And the truth shall make you free : the international norm of truth-seeking
Author(s)Ben-Josef Hirsch, Michal
Massachusetts Institute of Technology. Dept. of Political Science.
Stephen Van Evera.
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The theoretical question this dissertation addresses is how do international norms emerge and spread. The theory I propose focuses on changes in the ideational content of norms and on the international agents who facilitate these changes. In the norm emergence stage, the theory's first explanatory variable is a successful precedent, which provides an important point of reference for the ideas associated with the practice. The second explanatory variable is an active epistemic community, which is a committed network of professionals who are strongly attached to the practice and to its rationales, and who actively advance the practice. The third variable is change in the content of the norm, which reflects the assessment of why a specific practice is positive or good and what is it good for or for whom. In the norm cascading stage, the theory proposes two necessary processes: the international institutionalization of the practice; and the emergence of new international expectations and incentives that motivate state leaders to act in accordance with the norm. In the dissertation I utilize my theory to explain the worldwide proliferation of truth and reconciliation commissions. I argue that in the last decade truth and reconciliation commissions and the truth-seeking principle they endorse have emerged and become institutionalized as an international norm. My research traces the emergence of this norm to the Transitional Justice epistemic community, which was consolidated during and after the South African TRC.(cont.) I demonstrate that members of this epistemic community introduced new ideas about the scope and goals of truth-seeking, particularly the framing of the positive link between truth commissions and democratization, reconciliation, and national healing. These "truth-seeking experts" and their professional activities account for the international spread of these ideas. This spread has created a new environment of international expectations. Accordingly, states have increasingly been motivated to have their own truth commissions in order to establish a benign image and gain international prestige and legitimacy.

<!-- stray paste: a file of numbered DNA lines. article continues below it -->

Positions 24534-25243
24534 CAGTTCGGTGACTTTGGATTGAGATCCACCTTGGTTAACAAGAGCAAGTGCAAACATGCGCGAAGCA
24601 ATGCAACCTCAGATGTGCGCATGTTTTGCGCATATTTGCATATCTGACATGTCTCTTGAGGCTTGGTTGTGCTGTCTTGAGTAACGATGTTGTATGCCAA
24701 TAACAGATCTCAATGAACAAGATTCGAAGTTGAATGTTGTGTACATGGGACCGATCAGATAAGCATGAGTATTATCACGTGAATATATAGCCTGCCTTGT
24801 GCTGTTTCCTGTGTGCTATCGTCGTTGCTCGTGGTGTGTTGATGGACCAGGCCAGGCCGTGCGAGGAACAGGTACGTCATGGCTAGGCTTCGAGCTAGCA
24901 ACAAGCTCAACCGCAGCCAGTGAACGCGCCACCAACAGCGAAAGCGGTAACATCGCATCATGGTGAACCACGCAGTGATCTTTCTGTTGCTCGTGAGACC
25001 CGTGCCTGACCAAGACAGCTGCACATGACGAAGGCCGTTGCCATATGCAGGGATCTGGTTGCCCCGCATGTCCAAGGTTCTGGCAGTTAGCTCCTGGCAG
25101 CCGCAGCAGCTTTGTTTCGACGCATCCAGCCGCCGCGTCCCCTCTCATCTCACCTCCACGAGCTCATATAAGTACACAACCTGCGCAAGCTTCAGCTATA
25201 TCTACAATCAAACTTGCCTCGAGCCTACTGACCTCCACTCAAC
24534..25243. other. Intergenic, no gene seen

Thesis (Ph. D.)--Massachusetts Institute of Technology, Dept. of Political Science, 2009.Cataloged from PDF version of thesis.Includes bibliographical references (p. 294-325).
DepartmentMassachusetts Institute of Technology. Department of Political Science
Massachusetts Institute of Technology